Pfizer has asked Health Canada to approve the first COVID-19 vaccine for children aged five to 11 years old.
As soon as the regulator gives the green light, providers will be able to start offering the COVID-19 shot to kids, though new child-sized doses might need to be procured.
The doses are about one-third the size given to adults and teens age 12 and up.
The vaccine was developed in partnership with Germany’s BioNTech and is now marketed under the brand name Comirnaty. It was authorized for people at least 16 years old last December, and for kids between 12 and 15 in May.
Pfizer already submitted clinical trial data for its child-sized dose to Health Canada at the beginning of the month, and made a formal request for approval to the U.S. Food and Drug Administration last week.
The company said the results were comparable to those recorded in the Pfizer-BioNTech study in people aged 16 to 25.
‘Thorough scientific review’ required before authorization
In a statement, Health Canada said it will prioritize the review of the submission, while maintaining high scientific standards for safety, efficacy and quality.
“Health Canada will only authorize the use of Comirnaty if the independent and thorough scientific review of all the data included in the submission showed that the benefits of the vaccine outweighed the potential risks in this age group,” the statement said.
The Pfizer-BioNTech vaccine has also been tested on children as young as six months old. Topline data for children under five years old is expected as soon as the end of the year.
Health Canada said it expects to receive more data for review from Pfizer for younger age groups, as well as other manufacturers for various age ranges in the coming months.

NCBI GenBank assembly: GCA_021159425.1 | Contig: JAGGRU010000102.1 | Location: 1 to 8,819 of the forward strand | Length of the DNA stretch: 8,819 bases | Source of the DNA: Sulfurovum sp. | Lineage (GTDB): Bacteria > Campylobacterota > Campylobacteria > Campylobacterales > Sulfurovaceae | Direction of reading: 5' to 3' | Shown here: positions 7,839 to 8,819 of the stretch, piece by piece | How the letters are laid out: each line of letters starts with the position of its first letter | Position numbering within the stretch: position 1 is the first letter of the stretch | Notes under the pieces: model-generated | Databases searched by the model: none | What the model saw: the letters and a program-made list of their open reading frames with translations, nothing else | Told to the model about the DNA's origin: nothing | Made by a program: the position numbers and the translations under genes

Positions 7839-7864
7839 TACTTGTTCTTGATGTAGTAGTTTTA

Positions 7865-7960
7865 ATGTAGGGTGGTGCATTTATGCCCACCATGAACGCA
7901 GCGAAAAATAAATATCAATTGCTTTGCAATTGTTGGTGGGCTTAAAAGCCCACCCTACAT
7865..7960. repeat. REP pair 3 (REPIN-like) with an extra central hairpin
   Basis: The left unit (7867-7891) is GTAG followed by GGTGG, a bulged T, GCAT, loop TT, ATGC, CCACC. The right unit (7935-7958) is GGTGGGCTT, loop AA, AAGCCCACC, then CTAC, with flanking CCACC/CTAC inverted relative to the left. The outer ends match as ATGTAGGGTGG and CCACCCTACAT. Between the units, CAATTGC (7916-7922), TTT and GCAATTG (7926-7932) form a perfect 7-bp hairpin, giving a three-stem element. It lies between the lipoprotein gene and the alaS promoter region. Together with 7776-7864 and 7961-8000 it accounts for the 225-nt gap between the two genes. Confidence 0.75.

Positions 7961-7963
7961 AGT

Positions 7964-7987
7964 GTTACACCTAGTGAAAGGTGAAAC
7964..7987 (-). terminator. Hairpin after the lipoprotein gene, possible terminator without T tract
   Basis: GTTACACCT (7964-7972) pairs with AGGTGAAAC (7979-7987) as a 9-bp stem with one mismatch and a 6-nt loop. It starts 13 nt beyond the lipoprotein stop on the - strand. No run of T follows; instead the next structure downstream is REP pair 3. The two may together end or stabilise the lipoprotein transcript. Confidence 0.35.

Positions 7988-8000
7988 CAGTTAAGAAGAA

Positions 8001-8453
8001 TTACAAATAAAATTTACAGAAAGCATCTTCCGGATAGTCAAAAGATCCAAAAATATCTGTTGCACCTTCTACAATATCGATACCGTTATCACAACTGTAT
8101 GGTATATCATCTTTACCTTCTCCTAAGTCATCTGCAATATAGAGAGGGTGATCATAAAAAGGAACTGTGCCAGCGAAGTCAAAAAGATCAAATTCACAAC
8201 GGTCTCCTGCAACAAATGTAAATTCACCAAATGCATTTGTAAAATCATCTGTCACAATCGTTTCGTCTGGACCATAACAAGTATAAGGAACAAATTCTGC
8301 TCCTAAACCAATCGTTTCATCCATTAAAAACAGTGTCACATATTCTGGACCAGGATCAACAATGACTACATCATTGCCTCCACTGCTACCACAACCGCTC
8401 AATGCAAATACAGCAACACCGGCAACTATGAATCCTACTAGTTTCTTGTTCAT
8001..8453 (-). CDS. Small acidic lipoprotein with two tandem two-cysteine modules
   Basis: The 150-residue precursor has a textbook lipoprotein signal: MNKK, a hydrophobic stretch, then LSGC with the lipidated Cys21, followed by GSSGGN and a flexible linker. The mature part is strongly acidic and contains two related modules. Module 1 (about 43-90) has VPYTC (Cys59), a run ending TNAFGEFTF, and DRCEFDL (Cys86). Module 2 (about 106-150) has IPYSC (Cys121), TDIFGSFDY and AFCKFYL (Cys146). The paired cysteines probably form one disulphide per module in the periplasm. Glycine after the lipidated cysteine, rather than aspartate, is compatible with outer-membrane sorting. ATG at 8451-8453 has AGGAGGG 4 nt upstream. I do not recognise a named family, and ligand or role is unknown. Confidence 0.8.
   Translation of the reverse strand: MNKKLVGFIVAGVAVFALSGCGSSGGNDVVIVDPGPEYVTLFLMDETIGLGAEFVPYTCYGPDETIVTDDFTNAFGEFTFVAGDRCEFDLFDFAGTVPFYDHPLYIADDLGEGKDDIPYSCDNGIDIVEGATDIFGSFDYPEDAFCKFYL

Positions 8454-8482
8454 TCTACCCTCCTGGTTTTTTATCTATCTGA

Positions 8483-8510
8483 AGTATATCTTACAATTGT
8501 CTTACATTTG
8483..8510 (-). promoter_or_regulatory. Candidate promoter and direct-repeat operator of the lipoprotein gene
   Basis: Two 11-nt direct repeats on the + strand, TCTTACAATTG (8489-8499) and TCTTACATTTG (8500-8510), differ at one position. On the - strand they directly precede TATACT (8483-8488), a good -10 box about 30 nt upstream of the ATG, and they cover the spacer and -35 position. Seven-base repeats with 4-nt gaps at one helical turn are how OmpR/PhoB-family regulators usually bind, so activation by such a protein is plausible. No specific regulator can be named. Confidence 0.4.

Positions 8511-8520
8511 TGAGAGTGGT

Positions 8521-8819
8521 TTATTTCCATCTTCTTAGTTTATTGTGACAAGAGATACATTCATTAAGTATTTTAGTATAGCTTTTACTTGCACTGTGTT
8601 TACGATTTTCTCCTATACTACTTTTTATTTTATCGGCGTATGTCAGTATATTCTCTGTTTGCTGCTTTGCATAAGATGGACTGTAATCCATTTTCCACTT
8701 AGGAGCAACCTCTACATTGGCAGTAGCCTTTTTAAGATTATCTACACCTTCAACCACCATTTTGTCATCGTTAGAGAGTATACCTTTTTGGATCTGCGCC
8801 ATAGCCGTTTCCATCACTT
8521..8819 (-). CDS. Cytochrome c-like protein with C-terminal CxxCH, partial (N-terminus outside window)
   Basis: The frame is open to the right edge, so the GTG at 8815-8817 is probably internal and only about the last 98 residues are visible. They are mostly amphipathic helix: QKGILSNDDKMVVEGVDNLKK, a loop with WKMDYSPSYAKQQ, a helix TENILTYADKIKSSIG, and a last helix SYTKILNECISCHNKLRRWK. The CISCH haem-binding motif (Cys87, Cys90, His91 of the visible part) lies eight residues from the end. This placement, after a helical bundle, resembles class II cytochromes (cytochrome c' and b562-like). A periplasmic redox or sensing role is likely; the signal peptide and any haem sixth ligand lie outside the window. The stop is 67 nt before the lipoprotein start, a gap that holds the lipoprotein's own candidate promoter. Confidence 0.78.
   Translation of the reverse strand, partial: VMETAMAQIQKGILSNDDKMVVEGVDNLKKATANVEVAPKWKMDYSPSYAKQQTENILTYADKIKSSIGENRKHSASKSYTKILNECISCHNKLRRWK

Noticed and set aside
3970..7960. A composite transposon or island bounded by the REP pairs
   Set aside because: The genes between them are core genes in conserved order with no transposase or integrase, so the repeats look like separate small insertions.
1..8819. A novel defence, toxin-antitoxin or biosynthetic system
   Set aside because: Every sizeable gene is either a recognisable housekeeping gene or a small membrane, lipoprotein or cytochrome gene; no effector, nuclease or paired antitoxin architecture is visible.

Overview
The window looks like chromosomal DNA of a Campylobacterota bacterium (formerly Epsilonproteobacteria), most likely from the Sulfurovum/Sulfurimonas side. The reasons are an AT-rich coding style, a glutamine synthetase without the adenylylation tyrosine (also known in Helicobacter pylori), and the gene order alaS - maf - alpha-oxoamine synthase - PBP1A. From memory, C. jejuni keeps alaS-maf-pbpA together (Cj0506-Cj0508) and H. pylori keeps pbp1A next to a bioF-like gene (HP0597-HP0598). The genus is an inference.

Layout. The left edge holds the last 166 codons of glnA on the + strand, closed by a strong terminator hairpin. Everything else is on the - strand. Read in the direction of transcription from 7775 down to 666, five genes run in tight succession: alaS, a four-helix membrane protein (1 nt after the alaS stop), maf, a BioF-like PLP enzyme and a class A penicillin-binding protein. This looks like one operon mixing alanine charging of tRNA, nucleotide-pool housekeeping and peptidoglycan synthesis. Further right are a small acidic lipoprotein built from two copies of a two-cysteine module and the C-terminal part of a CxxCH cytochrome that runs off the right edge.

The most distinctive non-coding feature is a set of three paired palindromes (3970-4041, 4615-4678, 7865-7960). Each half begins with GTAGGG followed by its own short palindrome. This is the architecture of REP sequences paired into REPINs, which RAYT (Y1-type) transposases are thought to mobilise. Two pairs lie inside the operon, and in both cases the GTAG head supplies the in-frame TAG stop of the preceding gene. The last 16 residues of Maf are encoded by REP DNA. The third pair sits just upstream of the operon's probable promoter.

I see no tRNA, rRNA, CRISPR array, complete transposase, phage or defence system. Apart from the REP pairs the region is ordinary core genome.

Once the vaccine is approved for kids, the National Advisory Committee on Immunization (NACI) will weigh in on whether the benefits of the shot outweigh potential risks for young children. The Public Health Agency of Canada has noted rare incidents of myocarditis, an inflammation of the heart muscle, after receiving an mRNA vaccine such as Pfizer-BioNTech and Moderna.
As of Oct. 1, Health Canada has documented 859 cases associated with the vaccines, which mainly seem to affect people under 40 years old. That’s out of millions of doses given.
The risk of myocarditis appears to be low, according to Tim Sly, a Ryerson University epidemiologist with expertise in risk management.
“Of course, no one considers any complication in a child to be acceptable, and a tremendous amount of caution is being taken to look for and identify all problems,” said Sly in a recent email exchange with The Canadian Press.
A COVID-19 infection produces a very high risk of cardiovascular problems, he noted.
Aside from protecting kids against more serious symptoms of COVID-19, the vaccine would also reduce the risk of a child passing the virus on to a vulnerable family member and make for a better school environment with less stress about transmission.